Photos by William E. Mutschler
As the starting point of the walking tour, the La Verne Chamber of Commerce provides
public information to Old Town visitors. Free public parking is available in the adjoining
Artist Chris Toovey replicated an actual citrus label in this tribute to the primary
industry of early La Verne: citrus. This mural was a joint project sponsored by the La
Verne Redevelopment Agency and the University of La Verne.
A La Verne Redevelopment Agency assisted project demonstrates the successful
restoration of this building to its original appearance.
With simulated irrigation standpipes, this fountain was designed to symbolize the
Citrus Era of 1890-1970. It is the centerpiece of the La Verne Square, an all community
project sponsored by the La Verne City Beautiful Committee.
Built in 1918 as a women's dormitory for what is today the University of La Verne, this
building is an early example of the Mediterranean Style of architecture. The building
features classical details, plaster walls, and red tile roof. It currently houses the
administration offices of the university.
Designed by the Shaver Partnership to look like tents, this 1973 University building
has become a landmark for the city. Its five peaks are actually Teflon coated fabric.
Built in 1907, this house has been determined eligible for placement on the National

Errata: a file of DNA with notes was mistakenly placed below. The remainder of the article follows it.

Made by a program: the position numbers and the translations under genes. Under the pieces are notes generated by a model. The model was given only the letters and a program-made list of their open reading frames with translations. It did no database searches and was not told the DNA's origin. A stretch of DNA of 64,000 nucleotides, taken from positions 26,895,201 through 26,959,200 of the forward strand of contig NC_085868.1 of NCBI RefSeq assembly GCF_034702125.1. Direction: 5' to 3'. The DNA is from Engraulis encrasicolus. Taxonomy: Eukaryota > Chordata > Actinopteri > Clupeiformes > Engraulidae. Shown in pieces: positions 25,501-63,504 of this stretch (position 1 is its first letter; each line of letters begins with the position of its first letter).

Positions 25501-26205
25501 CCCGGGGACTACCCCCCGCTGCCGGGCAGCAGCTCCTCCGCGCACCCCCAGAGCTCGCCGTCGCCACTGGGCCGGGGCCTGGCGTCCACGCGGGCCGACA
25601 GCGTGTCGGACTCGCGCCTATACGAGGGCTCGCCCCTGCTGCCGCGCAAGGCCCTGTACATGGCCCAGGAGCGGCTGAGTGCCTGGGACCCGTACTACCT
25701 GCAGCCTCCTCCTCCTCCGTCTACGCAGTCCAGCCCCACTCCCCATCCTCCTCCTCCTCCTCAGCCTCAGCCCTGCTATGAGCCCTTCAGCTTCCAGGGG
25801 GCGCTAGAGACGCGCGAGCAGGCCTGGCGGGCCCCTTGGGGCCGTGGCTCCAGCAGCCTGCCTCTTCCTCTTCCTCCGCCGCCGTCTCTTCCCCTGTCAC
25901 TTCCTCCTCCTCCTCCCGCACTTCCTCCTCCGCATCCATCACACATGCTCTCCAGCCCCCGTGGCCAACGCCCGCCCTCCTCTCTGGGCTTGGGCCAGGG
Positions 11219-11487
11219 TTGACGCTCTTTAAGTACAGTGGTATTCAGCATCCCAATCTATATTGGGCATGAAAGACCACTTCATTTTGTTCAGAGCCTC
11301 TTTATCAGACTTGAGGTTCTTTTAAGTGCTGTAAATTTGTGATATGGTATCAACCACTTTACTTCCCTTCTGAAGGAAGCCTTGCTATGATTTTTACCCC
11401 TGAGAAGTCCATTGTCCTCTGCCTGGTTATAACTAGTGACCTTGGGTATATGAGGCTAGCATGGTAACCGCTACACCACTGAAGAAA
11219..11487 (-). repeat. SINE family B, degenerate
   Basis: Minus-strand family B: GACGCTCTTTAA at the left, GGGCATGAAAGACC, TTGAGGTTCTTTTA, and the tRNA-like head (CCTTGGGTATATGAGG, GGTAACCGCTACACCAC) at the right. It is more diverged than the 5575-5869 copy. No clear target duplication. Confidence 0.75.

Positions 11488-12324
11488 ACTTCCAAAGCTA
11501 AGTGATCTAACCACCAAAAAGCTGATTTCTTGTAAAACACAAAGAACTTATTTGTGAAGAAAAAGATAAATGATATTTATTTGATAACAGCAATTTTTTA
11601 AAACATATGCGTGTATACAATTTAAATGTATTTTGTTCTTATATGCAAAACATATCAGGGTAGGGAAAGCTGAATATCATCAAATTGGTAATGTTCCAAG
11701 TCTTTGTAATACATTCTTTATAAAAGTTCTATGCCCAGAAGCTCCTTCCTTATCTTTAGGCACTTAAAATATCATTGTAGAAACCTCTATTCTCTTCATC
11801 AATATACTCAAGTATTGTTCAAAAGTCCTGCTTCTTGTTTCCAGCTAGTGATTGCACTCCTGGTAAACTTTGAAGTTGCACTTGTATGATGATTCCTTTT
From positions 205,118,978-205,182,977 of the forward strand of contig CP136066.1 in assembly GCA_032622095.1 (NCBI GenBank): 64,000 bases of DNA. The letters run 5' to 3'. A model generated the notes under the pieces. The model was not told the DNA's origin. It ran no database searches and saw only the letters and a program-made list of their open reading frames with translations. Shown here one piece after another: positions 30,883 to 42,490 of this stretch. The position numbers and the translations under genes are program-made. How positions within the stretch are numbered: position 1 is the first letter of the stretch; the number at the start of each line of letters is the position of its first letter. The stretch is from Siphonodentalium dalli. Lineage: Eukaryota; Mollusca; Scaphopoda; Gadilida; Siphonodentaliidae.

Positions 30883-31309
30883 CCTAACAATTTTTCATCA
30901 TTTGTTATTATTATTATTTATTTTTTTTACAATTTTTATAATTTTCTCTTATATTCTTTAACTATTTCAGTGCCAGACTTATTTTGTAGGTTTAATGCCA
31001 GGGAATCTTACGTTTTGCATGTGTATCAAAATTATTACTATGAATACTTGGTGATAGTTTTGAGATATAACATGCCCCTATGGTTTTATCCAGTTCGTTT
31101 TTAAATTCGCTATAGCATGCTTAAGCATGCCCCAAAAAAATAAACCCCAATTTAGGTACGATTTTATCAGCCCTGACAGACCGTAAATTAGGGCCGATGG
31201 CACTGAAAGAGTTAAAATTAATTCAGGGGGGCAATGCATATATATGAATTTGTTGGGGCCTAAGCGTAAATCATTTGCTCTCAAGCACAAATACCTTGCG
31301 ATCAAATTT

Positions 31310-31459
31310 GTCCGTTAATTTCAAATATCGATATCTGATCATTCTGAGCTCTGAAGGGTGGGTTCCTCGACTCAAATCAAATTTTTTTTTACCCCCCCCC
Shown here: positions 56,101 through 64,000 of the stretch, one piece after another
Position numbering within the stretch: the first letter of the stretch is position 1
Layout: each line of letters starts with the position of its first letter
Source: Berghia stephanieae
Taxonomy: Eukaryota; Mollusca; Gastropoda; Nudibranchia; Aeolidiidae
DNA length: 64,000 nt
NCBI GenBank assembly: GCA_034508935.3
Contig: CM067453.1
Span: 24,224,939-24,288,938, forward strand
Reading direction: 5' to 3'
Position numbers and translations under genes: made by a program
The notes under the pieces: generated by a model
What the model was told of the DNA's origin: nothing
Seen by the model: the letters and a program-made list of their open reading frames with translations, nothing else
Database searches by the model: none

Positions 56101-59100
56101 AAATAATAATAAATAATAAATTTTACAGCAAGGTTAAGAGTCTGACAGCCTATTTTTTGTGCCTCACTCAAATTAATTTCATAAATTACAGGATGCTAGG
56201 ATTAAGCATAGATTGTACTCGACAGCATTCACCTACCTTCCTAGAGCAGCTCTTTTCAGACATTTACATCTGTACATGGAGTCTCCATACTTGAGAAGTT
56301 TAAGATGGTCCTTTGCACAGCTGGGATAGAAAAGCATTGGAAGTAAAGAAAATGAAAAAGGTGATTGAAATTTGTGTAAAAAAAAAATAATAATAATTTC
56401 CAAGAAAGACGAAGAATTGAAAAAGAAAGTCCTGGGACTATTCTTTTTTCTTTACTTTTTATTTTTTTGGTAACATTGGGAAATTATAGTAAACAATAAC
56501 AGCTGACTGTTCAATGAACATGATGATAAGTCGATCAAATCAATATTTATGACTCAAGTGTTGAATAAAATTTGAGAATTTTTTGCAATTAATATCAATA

Register of Historic Places by the State Office of Historic Preservation. It stands as an
example of the innovative use of concrete in the early years of the twentieth century
(note the use of concrete cast to look like stone work). The eclectic design of the house
incorporates a Queen Anne style octagonal tower and front porch with the Classic Box style
of the main body.
This 1990 addition to downtown houses the first and only Armenian college in the
Western Hemisphere. Over 97,000 pounds of pink Tufa stone donated by Armenia adorn the
building's facade and interior.
Artists Joy McAllister and Jeff Faust joined Chris Toovey in creating this bulletin
board effect on the south side of the Lemon Growers Assoc. Packing House. The mural, a
scattering of several historical scenes and a sign informing passing motorists that they
are on the edge of downtown, was funded by the Old Town Partnership Program (see picture
on back cover).
THIRD STREET HOMES -
Many houses on this street date back to 1900-1909 and are typical of Lordsburg housing.
The Craftsman bungalows reflect the more avant garde style of residential architecture
characteristic of the city.
This 1923 stucco sanctuary replaced the 1902 wooden church and served the Brethren
until 1970. Its plaster covered walls and tudor arch windows served to house antique
dealers until recently.
Artists Chris Toovey and Jeff Faust replicate a snapshot of Bonita High School girls in
an old jalopy taken at the same comer nearly 70 years ago. The mural was another project
funded by an Old Town Partnership Program grant.
Second only to the Metropolitan
Water District's filtration plant as the tallest tower in La Verne, this 1930
church is the most dominant structure defining the Lordsburg area. Its concrete bell
tower, rising 5 stories above downtown, is impressively cast in a Gothic Moderne style.
This building is a revival of Queen Anne architecture, with all of its features being
drawn from buildings within a 2-mile radius, making it uniquely characteristic of the